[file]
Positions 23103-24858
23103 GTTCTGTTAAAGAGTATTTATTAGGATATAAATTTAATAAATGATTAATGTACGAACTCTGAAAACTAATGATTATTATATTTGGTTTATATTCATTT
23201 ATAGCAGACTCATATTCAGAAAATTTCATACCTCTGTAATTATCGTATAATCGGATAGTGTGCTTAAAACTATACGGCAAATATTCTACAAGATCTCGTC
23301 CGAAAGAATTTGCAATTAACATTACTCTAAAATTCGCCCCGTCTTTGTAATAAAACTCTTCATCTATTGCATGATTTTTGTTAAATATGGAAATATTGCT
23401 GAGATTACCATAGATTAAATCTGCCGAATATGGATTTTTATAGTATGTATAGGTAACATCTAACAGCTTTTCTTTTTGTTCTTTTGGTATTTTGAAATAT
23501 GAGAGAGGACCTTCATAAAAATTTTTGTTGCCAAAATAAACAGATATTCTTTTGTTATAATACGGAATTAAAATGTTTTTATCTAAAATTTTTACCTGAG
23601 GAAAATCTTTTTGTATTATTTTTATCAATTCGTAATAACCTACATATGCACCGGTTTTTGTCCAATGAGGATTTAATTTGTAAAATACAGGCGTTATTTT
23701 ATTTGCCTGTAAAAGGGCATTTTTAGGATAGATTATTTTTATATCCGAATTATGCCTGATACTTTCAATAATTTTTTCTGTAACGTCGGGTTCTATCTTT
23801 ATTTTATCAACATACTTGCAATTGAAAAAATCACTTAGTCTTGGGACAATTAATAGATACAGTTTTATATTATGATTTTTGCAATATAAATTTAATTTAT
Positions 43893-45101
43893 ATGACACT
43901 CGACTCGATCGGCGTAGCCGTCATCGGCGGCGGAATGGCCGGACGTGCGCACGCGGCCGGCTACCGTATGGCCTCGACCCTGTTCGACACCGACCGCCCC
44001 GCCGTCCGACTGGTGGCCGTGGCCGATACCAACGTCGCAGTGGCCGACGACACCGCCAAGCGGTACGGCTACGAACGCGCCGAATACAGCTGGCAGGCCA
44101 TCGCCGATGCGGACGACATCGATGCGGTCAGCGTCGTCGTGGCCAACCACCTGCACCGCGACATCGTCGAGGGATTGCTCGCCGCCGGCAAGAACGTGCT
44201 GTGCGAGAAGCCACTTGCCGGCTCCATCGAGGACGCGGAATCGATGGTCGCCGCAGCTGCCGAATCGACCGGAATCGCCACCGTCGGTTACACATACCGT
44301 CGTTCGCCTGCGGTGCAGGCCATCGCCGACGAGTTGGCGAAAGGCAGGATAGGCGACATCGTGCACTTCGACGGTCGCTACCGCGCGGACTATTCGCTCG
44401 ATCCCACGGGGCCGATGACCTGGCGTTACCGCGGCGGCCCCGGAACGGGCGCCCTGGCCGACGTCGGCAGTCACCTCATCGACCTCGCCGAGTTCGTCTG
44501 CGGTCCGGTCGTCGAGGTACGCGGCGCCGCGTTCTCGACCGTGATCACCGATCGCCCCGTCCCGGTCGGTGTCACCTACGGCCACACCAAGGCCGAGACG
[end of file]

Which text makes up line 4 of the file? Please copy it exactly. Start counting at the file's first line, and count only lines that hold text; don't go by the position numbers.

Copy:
23301 CGAAAGAATTTGCAATTAACATTACTCTAAAATTCGCCCCGTCTTTGTAATAAAACTCTTCATCTATTGCATGATTTTTGTTAAATATGGAAATATTGCT